Before the crop is all gathered in a meeting of buyers and sellers takes place in each district, at which the price to be asked is discussed and settled, and the opium handed to the buyers, who in many instances have advanced money on the standing crop. When sufficiently solid the pieces of opium are packed in cotton bags, a quantity of the fruits of a species of Rumex being thrown in to prevent the cakes from adhering together.
Opium remade into cakes, at the port of shipment, to contain 7, 8, 9, or 10% of morphine, are chiefly sold.
Tokat opium resembles that of Malatia, but the cakes are flatter, and the paste is similar in character, though the leaves covering it are of a yellower tint of green.
Gheve opium formerly came over as a distinct kind, but is now mixed with other varieties; the pieces form small rounded cakes, smooth and shining like those of Angora, about 3-6 oz.
The average number of cakes that can be made daily by one man is about 70, although 90 to 100 are sometimes turned out by clever workmen.
The cakes are liable to become mildewed, and require constant turning and occasional rubbing in dry " poppy trash " to remove the mildew, and strengthening in weak places with fresh poppy leaves.
By October the cakes are dry and fairly solid, and are then packed in chests, which are divided into two tiers of twenty square compartments for the reception of as many cakes, which are steadied by a packing of loose poppy trash.'
The care bestowed on the selection and preparation of the drug in the Bengal opium-factories is such that the merchants who purchase it rarely require to examine it, although permission is given to open at each sale any number of chests or cakes that they may desire.
Deep, in which the opium is kneaded until uniform in colour and consistence and tough enough to be formed into cakes of 8 or 10 oz.
It is made up in cakes of 50 grammes, but is not produced in sufficient quantity to become an article of wholesale commerce.
Under the same name of gaz-angubin there are sold commonly in the Persian bazaars round cakes, of which a chief ingredient is a manna obtained to the south-west of Ispahan, in the month of August, by shaking the branches or scraping the stems of Astragalus florulentus and A.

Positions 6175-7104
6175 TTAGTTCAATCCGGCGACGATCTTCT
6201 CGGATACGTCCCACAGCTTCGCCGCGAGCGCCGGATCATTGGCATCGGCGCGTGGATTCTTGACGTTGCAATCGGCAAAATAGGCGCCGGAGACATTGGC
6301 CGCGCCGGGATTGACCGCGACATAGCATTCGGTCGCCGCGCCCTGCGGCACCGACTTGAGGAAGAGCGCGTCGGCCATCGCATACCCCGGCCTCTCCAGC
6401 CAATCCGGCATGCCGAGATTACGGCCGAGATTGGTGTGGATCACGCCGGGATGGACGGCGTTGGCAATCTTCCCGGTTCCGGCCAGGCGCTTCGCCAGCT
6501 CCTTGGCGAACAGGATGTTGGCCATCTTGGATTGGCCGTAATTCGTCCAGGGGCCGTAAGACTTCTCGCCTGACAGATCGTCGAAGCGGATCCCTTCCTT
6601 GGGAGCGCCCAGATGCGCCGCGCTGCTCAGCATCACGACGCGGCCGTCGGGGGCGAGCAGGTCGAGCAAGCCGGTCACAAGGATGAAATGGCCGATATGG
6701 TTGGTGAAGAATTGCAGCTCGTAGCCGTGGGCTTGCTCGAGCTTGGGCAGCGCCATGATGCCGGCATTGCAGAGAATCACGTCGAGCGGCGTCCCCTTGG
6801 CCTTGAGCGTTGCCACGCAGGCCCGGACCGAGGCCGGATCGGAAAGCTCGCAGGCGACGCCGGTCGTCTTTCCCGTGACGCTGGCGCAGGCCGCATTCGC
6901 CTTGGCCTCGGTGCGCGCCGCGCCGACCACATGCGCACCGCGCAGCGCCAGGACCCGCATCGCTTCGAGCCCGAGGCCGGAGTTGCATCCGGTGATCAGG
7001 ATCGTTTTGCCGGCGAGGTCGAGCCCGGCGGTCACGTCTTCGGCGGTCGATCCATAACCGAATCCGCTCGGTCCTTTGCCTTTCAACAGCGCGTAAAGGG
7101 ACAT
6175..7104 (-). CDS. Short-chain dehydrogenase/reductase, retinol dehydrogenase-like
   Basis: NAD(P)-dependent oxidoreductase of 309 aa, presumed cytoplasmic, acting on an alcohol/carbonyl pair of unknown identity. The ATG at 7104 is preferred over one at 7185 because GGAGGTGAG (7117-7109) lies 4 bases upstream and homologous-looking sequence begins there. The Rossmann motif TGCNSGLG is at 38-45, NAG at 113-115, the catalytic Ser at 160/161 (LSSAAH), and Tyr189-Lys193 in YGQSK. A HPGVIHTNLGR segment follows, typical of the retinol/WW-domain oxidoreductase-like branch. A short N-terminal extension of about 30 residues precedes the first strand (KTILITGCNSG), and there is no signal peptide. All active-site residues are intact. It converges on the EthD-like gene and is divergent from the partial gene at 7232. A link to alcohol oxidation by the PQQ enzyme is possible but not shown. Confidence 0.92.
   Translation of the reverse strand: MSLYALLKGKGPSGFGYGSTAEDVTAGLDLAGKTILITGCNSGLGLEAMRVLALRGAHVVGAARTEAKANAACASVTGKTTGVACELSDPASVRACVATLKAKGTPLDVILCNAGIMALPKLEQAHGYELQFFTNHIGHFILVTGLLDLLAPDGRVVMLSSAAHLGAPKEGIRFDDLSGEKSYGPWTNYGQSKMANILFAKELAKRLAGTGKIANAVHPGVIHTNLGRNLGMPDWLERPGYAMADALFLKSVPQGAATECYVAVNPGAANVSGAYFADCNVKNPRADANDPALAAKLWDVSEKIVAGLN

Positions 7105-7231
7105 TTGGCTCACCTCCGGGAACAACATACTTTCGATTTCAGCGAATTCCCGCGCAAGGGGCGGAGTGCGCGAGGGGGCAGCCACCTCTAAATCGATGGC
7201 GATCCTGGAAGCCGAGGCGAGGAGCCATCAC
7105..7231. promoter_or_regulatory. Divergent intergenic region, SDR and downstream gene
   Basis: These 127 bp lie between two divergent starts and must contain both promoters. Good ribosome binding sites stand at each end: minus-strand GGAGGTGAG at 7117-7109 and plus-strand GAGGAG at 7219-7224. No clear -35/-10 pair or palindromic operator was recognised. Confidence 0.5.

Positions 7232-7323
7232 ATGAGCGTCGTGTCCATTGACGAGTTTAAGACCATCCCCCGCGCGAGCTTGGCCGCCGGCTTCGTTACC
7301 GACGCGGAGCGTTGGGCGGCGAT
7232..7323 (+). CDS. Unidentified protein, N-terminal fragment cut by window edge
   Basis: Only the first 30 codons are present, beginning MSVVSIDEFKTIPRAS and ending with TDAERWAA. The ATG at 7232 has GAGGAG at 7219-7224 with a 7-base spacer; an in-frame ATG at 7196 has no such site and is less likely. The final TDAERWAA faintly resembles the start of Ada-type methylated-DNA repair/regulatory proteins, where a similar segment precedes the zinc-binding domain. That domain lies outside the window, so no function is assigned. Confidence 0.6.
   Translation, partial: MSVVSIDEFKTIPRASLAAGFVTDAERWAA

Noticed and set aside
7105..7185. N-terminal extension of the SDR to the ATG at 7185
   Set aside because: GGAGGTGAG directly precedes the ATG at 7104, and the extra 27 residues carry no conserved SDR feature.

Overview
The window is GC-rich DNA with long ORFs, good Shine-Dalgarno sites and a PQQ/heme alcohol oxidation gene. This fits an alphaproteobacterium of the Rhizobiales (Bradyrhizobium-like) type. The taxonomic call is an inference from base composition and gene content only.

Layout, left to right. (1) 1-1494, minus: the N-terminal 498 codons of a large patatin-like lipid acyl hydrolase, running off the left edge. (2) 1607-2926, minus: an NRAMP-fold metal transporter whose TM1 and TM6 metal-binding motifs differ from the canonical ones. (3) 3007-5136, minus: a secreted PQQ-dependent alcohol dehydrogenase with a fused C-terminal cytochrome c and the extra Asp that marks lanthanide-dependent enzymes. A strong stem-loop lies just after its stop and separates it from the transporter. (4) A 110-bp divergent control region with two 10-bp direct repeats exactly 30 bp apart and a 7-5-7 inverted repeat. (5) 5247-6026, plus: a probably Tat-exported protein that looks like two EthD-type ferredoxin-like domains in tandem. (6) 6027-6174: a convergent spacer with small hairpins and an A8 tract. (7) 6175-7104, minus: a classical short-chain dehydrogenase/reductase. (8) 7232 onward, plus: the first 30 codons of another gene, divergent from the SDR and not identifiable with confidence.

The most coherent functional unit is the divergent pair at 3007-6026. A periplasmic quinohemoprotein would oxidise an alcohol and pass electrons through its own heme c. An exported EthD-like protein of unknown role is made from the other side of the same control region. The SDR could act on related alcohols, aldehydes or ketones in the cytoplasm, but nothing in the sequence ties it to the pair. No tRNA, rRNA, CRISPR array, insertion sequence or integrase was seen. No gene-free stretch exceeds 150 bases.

For the protection of the impression, in the 12th and 13th centuries, when it was an ordinary custom to impress the seals on thick cakes of wax, the surrounding margin rising well above the field usually formed a suitable fender; at other times, as in the 14th and 15th centuries, a so-called wreath,1 or twisted shred of parchment, or plaited grass or reed, was imbedded in the wax round the impression.
Bread I at first made of pure Indian meal and salt, genuine hoe-cakes, which I baked before my fire out of doors on a shingle or the end of a stick of timber sawed off in building my house; but it was wont to get smoked and to have a piny flavor.
Deep ruts and "cradle-holes" were worn in the ice, as on terra firma, by the passage of the sleds over the same track, and the horses invariably ate their oats out of cakes of ice hollowed out like buckets.
Sometimes one of those great cakes slips from the ice-man's sled into the village street, and lies there for a week like a great emerald, an object of interest to all passers.
The old people sat with the old, the young with the young, and the hostess at the tea table, on which stood exactly the same kind of cakes in a silver cake basket as the Panins had at their party.
Everything was similar: the ladies' subtle talk, the cards, the general raising his voice at the card table, and the samovar and the tea cakes; only one thing was lacking that he had always seen at the evening parties he wished to imitate.
On the tray was a bottle of herb wine, different kinds of vodka, pickled mushrooms, rye cakes made with buttermilk, honey in the comb, still mead and sparkling mead, apples, nuts (raw and roasted), and nut-and-honey sweets.
Natasha ate of everything and thought she had never seen or eaten such buttermilk cakes, such aromatic jam, such honey-and-nut sweets, or such a chicken anywhere.
If Deidre found pleasure in funnel cakes and warm socks, she found utter ecstasy in Gabriel's arms.
These screes are however very flat and their lower edges generally reach all the way down to the central part of the basin, which is occupied by an expanse of yellow clay, perfectly flat and fairly hard, as well as dry and barren, often cracked into polygonal cakes and drawn out in the direction of the long axis of the valley....
Buckwheat flour is used in considerable quantities in some districts for the making of buckwheat cakes, eaten with maple syrup. These two make an excellent breakfast dish, characteristic of Canada and some of the New England states.